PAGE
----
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By Frank Schultz, as told to Tyler Freel

If he puts both paws on the tree, he’s getting shot. I’m not dealing with this shit, I thought to myself as the black bear looked up at us, his small, dark eyes impossible to read. The boar had been huffing, popping his teeth, and swatting at small spruce and alder saplings since he first saw us sitting in our tree stands.

In a nervous display of would-be dominance, the young boar made a show of himself, and he ended up at the base of our tree where he was obviously considering climbing up for a closer look. We really didn’t want to kill the bear, but two paws on the tree, that was my line. From where he sat, his head was only 8 or so feet off the end of my 50-caliber muzzleloader. I knew that when they decide to climb, black bears can bound up a tree in a hurry. And considering his behavior, I wasn’t going to give him the chance.

Logistics

Some might have considered it a sign that we should re-evaluate our plans, but the high, fast water in the river didn’t dissuade us. Early in the spring, after the ice breaks up and flushes out of interior Alaska’s rivers, the water levels rise as snowmelt drains from the vast landscape that is waking up from a long winter. With the high and swift water comes trash—or debris—that is picked up and washed downriver. Logs, sticks, and seemingly endless slicks compromised of leaves, twigs, and pieces of tree bark slowly wind their way downstream. Running a jet-equipped outboard motor in the stuff can be difficult to impossible, as the debris tends to clog up the jet pump.

Despite the high, debris-filled water, we headed out shortly after the river ice broke to set bear baits. This was a trip we’d done before—usually with six of us and three boats. But due to scheduling conflicts and some boat issues, my long-time buddy Rob and I were at it by ourselves this year. Our plan was to motor fuel and bait to bear camp—a 6-hour run on a good day—so we could set baits, stash gas cans, and do some fishing. We’d return a week or so later to hunt after the baits had some time to soak.

We started out heavy—too heavy—and our pace was painfully slow. We knew that with too much weight or an unbalanced load, our boat couldn’t get up on step, but we figured we could burn off enough weight in fuel to balance out the boat and then we’d be on our way. The water conditions weren’t helping though, and the debris in the water clogged the jet pump so often that it felt we weren’t making any progress.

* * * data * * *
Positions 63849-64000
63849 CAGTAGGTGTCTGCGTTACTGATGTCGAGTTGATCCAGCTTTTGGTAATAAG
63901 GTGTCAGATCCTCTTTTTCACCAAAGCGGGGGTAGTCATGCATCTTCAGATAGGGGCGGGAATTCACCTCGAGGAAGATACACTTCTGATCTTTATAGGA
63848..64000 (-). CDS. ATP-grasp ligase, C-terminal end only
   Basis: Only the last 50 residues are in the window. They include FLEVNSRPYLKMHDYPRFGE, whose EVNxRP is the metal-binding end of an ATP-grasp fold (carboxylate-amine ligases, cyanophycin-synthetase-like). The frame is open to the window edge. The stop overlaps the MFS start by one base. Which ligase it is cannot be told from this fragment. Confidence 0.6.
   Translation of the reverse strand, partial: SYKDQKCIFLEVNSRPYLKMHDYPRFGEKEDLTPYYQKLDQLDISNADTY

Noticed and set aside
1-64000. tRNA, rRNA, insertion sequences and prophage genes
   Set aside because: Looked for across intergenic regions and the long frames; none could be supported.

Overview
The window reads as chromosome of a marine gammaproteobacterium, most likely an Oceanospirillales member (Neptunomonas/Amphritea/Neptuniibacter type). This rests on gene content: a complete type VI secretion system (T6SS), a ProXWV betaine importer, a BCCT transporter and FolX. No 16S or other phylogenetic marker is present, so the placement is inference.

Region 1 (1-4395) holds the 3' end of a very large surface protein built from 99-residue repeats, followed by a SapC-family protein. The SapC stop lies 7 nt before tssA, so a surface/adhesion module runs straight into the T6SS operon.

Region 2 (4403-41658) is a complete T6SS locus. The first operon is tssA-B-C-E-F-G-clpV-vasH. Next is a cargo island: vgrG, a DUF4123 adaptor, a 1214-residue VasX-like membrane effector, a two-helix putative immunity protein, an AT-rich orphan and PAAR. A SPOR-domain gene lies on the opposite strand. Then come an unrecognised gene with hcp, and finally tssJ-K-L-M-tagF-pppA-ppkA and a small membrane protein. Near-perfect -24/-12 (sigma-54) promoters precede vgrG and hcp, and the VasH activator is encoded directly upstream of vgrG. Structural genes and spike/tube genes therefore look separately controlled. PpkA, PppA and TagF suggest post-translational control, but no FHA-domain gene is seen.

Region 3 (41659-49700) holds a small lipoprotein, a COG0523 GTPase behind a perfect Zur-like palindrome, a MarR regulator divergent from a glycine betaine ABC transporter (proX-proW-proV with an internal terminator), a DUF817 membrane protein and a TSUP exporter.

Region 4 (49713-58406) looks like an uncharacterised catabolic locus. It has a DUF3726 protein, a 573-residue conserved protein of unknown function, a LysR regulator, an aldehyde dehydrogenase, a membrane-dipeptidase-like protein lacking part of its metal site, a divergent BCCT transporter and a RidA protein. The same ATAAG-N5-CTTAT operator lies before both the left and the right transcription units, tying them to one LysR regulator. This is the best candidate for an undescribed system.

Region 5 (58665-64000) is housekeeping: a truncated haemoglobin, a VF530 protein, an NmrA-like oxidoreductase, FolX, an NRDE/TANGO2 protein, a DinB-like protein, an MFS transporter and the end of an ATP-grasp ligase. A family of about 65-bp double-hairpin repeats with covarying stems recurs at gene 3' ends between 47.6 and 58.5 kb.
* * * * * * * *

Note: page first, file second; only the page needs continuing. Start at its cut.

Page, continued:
Too stubborn to turn back, we decided to stash some gas and excess bait, which we planned to pick up on our return. It took us twice as long and twice the normal amount of gas, but we eventually got to camp, set baits, and made our way back. To top it off, the fishing was disappointingly slow.

A Disappointing Start

It takes a tremendous amount of effort and planning to make these trips happen, and we had high expectations when we returned to the baits we had set. (The previous season, five of us had killed a dozen bears there in two nights.) When we got to the first bait, all the food was gone. We fully expected/had hoped for that, but our excitement was quickly eroded when we saw that the trail camera we’d painstakingly positioned up in a tree—to avoid having it destroyed by a bear–was gone as well.

We checked our second bait site, which was located off the edge of an oxbow, about 15 yards beyond a near-vertical, 15- or 20-foot-tall silty bank. As soon as we pulled up in the boat, I was relieved to see the camera, still high in its perch on a spruce tree. While I checked the camera, we could hear bears breaking limbs and making all sorts of racket back in the woods—an eerie but encouraging sound.

Wolves, black bears, and grizzly bears had all been on the bait—in an almost constant stream of traffic. In a week, the camera had captured over 1,400 photos, and it was overwhelming to try to sort through them while the bears made so much noise in the background. Rob really had it out for a color-phased black bear, and although we didn’t see any in our photos, we remembered that we had taken several from the first bait we’d checked. We decided to go back and hunt that one, and we planned to return the following night to hunt here.

We hunted that evening—and most of the next day—at our first bait, but only saw one small black bear. We must be too late, and the bears probably moved on after running out of food, we thought. We moved our tree stands to the second bait, and after climbing up that tall cut bank, we hung them in a large spruce tree right above the boat, about 15 yards from the bait. That’s when the young, disproportionately agitated boar decided to show up. “I got one like that last year, let’s see what else shows,” Rob said. We nearly had to shoot that bear on account of his behavior, but he eventually sauntered off.

Finally, exhausted, we left. We had just enough gas to come back and retrieve our tree stands in the morning and maybe hit a fishing hole before calling it quits, so that’s what we decided to do.